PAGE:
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Zirconium Chloride, ZrCl4

Zirconium Chloride, ZrCl4, is formed in a variety of ways, which are characteristic of the manner of formation of non-metallic rather than metallic chlorides. Thus it is produced (i) by the action of chlorine on a red-hot mixture of zircon or zirconia and charcoal; in the former case zirconium tetrachloride is mixed with silicon tetrachloride derived from the silica of the mineral; (ii) by the action of chlorine or hydrogen- chloride gas on the heated metal, when the chloride is obtained as a white, crystalline sublimate; (iii) by the action of chlorine on the carbide, ZrC, at 300° C.; (iv) by heating the oxide with phosphorus pentachloride in a sealed tube at 190°; (v) by heating the oxychloride, ZrOCl2, to 110° C. in a stream of hydrogen chloride. According to Lely and Hamburger, however, zirconium chloride is best prepared by the action of chlorine and carbon tetrachloride on the oxide at 800° C.; and Bourion has found that the pure chloride is rapidly obtained by passing the vapour of sulphur monochloride over heated thoria.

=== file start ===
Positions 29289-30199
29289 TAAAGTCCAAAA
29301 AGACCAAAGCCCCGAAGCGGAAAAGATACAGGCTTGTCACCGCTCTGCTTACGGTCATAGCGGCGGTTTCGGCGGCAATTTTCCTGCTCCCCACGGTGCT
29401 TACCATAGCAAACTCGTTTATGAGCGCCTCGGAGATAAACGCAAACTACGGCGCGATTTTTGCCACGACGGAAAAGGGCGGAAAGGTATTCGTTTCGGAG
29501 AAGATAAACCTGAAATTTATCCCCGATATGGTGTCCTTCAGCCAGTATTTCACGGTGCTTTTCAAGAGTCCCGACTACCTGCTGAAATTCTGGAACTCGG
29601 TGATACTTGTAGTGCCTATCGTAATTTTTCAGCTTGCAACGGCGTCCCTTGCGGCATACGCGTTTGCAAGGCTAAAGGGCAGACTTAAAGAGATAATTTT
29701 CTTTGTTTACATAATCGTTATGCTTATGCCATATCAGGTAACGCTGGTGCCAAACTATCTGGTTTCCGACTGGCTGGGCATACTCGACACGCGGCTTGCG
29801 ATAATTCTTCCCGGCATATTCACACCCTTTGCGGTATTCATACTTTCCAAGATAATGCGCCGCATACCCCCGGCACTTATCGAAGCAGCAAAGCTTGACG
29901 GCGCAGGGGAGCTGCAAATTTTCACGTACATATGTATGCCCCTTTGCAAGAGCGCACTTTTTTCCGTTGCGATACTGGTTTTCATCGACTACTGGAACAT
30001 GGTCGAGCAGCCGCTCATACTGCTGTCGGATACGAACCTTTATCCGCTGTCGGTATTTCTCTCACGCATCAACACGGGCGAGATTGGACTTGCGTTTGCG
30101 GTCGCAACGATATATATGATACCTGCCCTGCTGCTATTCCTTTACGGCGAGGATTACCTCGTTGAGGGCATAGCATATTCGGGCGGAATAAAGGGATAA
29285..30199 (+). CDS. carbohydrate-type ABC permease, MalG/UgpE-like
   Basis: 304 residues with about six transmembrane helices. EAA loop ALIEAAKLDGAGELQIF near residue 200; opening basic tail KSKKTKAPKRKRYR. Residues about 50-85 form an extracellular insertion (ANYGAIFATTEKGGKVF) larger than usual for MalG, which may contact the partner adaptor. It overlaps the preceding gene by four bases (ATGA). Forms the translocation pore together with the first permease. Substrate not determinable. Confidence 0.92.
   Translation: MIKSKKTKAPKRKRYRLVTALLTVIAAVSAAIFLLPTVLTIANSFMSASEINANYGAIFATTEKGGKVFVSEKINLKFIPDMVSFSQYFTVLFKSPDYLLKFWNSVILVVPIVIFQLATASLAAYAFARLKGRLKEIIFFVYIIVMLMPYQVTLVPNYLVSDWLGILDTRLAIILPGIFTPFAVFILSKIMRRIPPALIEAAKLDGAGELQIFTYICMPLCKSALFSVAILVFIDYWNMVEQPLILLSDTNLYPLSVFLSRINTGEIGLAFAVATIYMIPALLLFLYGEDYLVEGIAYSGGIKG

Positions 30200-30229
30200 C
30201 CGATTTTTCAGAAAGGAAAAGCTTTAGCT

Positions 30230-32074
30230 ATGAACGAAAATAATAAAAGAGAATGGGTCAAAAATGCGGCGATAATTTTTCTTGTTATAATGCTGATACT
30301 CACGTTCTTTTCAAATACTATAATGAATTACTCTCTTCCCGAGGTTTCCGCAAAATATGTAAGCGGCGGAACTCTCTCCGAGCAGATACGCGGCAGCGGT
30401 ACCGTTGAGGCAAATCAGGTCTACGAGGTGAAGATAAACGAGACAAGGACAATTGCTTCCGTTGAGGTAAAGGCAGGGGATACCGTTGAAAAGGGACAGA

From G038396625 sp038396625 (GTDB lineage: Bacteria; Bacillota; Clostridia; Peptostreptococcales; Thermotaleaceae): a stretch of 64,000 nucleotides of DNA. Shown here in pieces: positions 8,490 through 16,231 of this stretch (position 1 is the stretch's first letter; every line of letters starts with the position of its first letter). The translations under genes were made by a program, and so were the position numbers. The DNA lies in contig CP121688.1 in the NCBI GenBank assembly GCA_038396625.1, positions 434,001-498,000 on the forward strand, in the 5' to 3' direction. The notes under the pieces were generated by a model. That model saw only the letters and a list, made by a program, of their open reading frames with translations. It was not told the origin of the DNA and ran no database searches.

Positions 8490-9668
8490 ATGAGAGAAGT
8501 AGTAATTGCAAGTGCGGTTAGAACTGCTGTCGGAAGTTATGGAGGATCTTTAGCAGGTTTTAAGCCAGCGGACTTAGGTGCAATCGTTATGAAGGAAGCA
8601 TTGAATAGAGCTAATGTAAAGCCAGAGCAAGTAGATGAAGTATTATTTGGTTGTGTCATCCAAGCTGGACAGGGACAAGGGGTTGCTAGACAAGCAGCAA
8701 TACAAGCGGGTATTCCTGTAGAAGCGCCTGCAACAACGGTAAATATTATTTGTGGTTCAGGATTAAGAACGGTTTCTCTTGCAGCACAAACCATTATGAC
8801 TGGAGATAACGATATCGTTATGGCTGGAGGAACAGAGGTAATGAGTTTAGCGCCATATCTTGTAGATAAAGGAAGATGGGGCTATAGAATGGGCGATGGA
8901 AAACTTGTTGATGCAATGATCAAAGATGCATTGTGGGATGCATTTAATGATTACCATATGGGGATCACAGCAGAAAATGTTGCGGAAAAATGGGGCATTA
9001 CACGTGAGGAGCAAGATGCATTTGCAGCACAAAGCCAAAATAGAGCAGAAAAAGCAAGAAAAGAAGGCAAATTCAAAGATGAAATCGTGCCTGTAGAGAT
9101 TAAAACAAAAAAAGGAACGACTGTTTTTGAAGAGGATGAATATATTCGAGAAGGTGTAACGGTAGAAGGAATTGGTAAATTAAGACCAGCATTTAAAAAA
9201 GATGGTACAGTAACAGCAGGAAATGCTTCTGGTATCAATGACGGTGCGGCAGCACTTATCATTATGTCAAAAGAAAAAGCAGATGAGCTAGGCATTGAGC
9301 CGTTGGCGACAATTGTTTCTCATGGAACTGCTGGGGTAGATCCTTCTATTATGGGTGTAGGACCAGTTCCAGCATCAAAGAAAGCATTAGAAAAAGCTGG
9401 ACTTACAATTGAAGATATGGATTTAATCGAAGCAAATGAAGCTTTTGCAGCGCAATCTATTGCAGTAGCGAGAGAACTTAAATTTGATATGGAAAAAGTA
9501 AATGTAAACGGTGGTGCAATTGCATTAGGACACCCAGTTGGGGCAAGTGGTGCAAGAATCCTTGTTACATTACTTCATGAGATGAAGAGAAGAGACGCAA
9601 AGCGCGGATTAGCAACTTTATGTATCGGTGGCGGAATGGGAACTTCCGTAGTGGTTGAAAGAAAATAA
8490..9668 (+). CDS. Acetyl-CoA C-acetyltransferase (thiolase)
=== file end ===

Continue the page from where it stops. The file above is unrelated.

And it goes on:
Zirconium chloride is a white, crystalline solid which fumes in moist air and reacts vigorously with water, forming the oxychloride ZrOCl2 which remains in solution. Zirconium chloride forms no crystallohydrate with water, but sublimes when heated, yielding a vapour whose density at 440° C. is 8.15 (air = 1) or 117.4 (H = 1) (theory for ZrCl4 requires 116.2); it may apparently be recrystallised from hydrochloric acid, but the product probably contains some oxychloride.

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